I had these two friends: Pinky and Diane. They were doing well as designers. I called up and said, “Pinky, you gotta help me!” And she loved the Dolls! “Please, you gotta help me! I need a new session! I’ve only got six or seven hundred dollars!” ’cause they spent thousands and thousands of dollars taking us to that antique shop with the barber chairs and all that shit. She got me Toshi, who was the photographer’s photographer then. Toshi was from Japan and he was pretty big in New York at the time, doing Vogue covers and getting $5,000 for it. We got Shin, which was the hair dresser, who added in a few curls on us and all that sorta stuff. And we had this American guy, like one of these Mercer Arts Center guys with the glitter in his beard, and he did the makeup. If anything, if we were too flamboyant, it was his fault. I remember Pinky and Diane putting the white satin and tacks on that couch. That couch was in the garbage on Park Avenue! It was in the fucking trash! We sat there, and the rest was history. I remember Johnny coming in at the backroom at Max’s and saying, “We just got the cover art! Look! Look! Look!” And he loved it. It was so cool.

After that, we opened for Mott the Hoople at the Felt Forum, which was the basement of Madison Square Garden. Todd Rundgren
introduced the band, and he came out with this huge beach ball. It was as big as him! He comes out and he’s bouncing it and says, “Now here they are—the New York Dolls!” The minute we came out, the girls started screaming. And we came running on the stage
like the Rolling Stones at the T.A.M.I. Show [a star-studded two-day concert in 1964 featuring British and American pop stars, including Chuck Berry, James Brown, the Beach Boys and the Rolling Stones; a film featuring highlights of the show was released in 1965]. I got that idea from the T.A.M.I. Show, and Johnny loved it the minute I told him.

So we run out playing “The Courageous Cat Theme,” which was based on a cartoon I used to see. But of course, we’re the New York Dolls and we can’t do all the horn parts and stuff that were in the original song—especially with Johnny Thunders in the band! Anything past six notes and he starts whining: “Syl, there’s too many changes in this song!” So we simplified it, almost writing a new song in the process. Man, it was great!

After that, we were on tour with Mott the Hoople, which was a really cool show. Mott was doing “All the Young Dudes” with David Bowie and all that, and they were much bigger than us. But it was cool to go on the road together. We could have toured more with them, but I think David didn’t want to or something. Then we went on what was called “The Glitter Rock Tour.” That was us, Aerosmith opening, and then the special guest stars were Kiss. If it wasn’t Aerosmith, it would be Blue Öyster Cult, Kiss and us, but that bill would be more like a New York thing, ’cause all of us were from there. I always told the guys, “Man, you’d better watch it with those guys from Kiss!” They went with us because they wanted that introduction to our audience. But the minute they got a hold of it… Of course, they weren’t as fucked up as us. And they could play. And, of course, that guy Ace [Frehley] was technically a better guitar player than Johnny.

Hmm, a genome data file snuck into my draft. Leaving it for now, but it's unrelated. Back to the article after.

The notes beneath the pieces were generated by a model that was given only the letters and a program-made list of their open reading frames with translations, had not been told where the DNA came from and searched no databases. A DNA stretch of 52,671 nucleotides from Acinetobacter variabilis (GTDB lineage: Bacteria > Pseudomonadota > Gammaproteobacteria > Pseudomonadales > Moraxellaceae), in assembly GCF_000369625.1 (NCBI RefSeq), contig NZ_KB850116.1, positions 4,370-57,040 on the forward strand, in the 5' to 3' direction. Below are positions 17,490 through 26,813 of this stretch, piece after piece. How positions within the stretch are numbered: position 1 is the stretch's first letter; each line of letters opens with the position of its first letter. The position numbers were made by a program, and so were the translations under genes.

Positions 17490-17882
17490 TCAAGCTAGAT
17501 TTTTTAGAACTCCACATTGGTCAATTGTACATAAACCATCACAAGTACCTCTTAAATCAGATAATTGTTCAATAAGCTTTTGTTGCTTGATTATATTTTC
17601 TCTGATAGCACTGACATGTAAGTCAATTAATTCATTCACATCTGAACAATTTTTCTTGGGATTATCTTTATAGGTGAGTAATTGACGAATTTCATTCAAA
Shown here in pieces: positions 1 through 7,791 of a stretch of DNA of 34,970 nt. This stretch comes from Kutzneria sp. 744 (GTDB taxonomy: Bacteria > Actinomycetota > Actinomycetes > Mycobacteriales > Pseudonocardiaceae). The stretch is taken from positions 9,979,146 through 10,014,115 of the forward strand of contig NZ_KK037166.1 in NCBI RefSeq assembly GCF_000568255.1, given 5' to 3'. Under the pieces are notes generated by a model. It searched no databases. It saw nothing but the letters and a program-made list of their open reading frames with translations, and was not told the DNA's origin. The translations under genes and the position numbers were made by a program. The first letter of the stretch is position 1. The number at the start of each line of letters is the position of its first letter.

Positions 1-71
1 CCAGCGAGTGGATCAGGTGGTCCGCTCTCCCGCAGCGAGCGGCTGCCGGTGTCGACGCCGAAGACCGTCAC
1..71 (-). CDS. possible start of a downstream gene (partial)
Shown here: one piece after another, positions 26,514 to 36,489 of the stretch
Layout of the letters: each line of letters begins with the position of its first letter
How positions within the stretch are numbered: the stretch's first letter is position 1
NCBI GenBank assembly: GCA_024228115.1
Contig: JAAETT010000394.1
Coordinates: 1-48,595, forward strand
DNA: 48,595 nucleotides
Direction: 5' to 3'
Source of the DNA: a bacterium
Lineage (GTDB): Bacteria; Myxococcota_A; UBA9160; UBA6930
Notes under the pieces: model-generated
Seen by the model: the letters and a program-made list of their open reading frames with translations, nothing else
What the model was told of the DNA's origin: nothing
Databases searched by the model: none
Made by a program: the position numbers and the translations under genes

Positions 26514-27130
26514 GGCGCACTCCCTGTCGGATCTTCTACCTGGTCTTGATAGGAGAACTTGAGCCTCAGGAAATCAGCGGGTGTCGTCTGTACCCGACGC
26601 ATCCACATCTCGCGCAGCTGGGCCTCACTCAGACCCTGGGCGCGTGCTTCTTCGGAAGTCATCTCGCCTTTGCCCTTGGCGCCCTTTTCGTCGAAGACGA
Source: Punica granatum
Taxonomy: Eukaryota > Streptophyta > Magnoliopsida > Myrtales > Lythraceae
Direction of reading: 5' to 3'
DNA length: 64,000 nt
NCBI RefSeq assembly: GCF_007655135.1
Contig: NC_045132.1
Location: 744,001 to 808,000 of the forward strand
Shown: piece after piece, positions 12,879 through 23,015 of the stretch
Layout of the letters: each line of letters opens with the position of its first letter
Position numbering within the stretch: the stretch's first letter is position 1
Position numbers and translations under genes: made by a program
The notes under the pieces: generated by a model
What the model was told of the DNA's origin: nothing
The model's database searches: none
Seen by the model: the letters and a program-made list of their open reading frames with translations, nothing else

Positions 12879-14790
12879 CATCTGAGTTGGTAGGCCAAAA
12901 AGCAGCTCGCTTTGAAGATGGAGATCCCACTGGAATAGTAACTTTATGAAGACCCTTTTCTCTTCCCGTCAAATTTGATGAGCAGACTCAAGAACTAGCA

The Dolls played all over and did some television shows—the [weekly live performance program] Midnight Special and what have you. They even went to Europe, played Biba’s [an ultrahip department store in glam-era London], did The Old Grey Whistle Test [British live-performance TV program; the Dolls’ appearance marked a pivotal point in rock history for its influence on future British punks]. Then it was time for them to do a second album.


When we were going to make Too Much Too Soon, Johnny and I got money to buy new guitars. Johnny had a budget of $800, ’cause he was the lead guitar player. I only got $300, because I was the rhythm player. Johnny bought a Les Paul Black Beauty and I bought a Les Paul Junior.

The day I got it, Johnny missed rehearsals. We were going to play Max’s Kansas City and he came in during soundcheck. I was playing the Les Paul Junior and getting the sound he really wanted. He came up to me and said, “I’ll trade you for it, right now.” We used to trade everything. So I got the Black Beauty and he got his first Junior, which is the guitar he became associated with. He loved how he could stretch those strings and they would sustain if you cranked up the amp. That baby would just stay there and hum by itself for half an hour.


When they went in the studio for Too Much Too Soon, there was a lot of bickering and fighting. David and Johnny just didn’t see eye to eye on anything, which was really too bad. ’Cause I thought they were going to have a promising future, but it all fell apart after that second album. It was a really fun party that first year. Then the second year, once they started that second album, it was just all fighting and it wasn’t so much fun anymore.